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Craft as Therapy

#CraftAsTherapy

I thought I’d look into crafting from a different point of view. If you ask a lot of crafters why they started, you’ll find quite a few of them give an answer relating to their health. I don’t know about you, but I use it as an escape and to have a bit of time for myself. I also find it has a childlike feel about it, going back to a time when things were simpler.

Did you know it can have therapeutic benefits for both our mental and physical health? According to many studies and much research, crafting can alleviate the symptoms of anxiety, depression, loneliness and even dementia.

There are lots of different ideas when it comes to craft as therapy, but they all aim to help you:

• gain a safe time and place for you

• understand and make sense of things

• resolve complicated feelings and find coping mechanisms

• communicate and express yourself

• challenge your brain to help find a better headspace

• gain a sense of achievement, pride and enjoyment

• relieve stress

• build self esteem

From a mental health perspective, therapy can be part of official treatment (e.g. from the NHS or a charity), something you discover on your own at home, or socially within your local community (e.g. a knitting group).

In a world where we always feel like we’re on the go, or have increased amounts of time staring at a screen, it gives us a chance to actually use our hands and create something.

Whether you’re a novice or expert, it’s not a competition. No one is judging you or your work!! In fact part of the fun is the learning, experimenting and seeing how things develop.

Whatever craft you chose, it allows you to immerse your thoughts purely into what you’re doing there and then, calming your mind and blocking out the noise inside your head. This could be a good distraction after a traumatic event or major lifestyle change. By trying something new, we are also challenging ourselves. This self-development can improve confidence not only with your craft, but within yourself and other areas of your life.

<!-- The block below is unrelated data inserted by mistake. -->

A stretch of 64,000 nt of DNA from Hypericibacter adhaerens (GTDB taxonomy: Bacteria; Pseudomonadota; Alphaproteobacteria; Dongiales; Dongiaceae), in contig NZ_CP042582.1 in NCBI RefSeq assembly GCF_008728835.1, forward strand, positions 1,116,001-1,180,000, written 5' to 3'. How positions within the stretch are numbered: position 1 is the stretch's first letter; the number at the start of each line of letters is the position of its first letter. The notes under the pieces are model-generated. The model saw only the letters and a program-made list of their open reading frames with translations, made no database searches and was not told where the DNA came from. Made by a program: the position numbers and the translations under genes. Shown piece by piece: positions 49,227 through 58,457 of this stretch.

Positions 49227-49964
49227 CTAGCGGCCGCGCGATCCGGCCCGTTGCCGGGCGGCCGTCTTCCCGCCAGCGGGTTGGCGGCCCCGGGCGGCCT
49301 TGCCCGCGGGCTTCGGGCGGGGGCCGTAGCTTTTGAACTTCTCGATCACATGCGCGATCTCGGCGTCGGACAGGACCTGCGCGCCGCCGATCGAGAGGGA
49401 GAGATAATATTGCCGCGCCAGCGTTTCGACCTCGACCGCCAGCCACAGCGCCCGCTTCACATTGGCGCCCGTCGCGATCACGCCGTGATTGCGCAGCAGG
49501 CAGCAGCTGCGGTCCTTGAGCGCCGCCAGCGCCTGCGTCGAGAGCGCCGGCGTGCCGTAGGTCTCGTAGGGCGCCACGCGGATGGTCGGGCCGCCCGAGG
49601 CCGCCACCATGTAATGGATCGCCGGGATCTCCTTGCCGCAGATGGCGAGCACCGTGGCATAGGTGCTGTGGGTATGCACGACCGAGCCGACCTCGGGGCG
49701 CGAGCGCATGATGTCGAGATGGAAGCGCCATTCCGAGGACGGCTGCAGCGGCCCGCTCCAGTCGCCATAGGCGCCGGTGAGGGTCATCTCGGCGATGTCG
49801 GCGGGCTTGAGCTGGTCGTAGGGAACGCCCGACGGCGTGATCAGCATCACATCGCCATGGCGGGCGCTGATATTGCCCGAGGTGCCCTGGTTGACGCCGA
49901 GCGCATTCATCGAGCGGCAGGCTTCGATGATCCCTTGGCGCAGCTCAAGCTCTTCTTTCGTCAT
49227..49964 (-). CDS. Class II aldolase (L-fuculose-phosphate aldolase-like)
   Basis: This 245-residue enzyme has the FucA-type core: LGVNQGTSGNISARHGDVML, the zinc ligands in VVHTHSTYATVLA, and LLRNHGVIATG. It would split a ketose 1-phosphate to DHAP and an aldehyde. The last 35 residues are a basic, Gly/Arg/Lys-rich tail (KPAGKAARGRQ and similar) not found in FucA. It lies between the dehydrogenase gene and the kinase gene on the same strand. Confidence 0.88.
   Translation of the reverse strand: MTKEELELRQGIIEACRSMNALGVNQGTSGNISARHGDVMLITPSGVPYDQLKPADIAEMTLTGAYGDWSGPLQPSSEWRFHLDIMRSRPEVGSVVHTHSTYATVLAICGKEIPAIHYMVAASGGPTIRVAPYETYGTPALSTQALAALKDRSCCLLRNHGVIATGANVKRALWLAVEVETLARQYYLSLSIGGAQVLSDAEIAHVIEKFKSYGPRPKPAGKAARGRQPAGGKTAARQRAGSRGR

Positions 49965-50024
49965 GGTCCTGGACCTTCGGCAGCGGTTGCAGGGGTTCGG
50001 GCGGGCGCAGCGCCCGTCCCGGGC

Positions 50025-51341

Did you get excited as a child when it was a new school year and you got a new pencil case / stationery? You can now relive this with your craft supplies too. You’ll be stalking the postie waiting for your crafty happy mail hehe. You might so enjoy organising your supplies and work space.

Craft-based activities have been an integral part of occupational therapy for many decades. For example, soldiers returning home from the First World War were taught to knit as a way of taking their minds off the pain and trauma they had experienced. This was as both diversional therapy (taking your mind off pain and negative thoughts), as well as skills-development geared towards re-entering the civilian workforce. Learning a craft gave them a sense of purpose.

The same can still be said for people today. This is down to the effort, multi-sensory engagement, repetitive actions and anticipation of satisfaction involved. The required focus and attention can provide a healthy distraction from other stresses. By using all of our senses, we engage in mindfulness, keeping us in the present moment, helping to regulate our emotions and dampen negative thoughts.

Another advantage of crafting is that it can be as social as you want it to be. A chance to take yourself away, or use it was an excuse to connect with others with a common interest. This can be in person or online – I know from networking that you can become good friends with people you’ve never met.

There are also benefits relating to helping to keep our brains active, improving memory, concentration and problem-solving – great for keeping dementia at bay.

It’s also used as physical therapy, for example after a stroke to help improve and  re-establish hand muscle memory.

This form of therapy is thought to be so effective within the medical world, that there are specific job roles to help offer it as part of patients’ treatment plans. 

As with all things, different things work for different people. If you’ve tried something that hasn’t helped, it’s an excuse to try something else. You could look at something music, dance or drama related. Or gardening, or even cooking? These proved to be very popular during Lockdown – how many people struggled to get flour and eggs at one point or another!! Over the past year, me and a couple of friends have been taking it in turns to bake. We then share our makes and have a little catch up on each other’s doorsteps whilst delivering.

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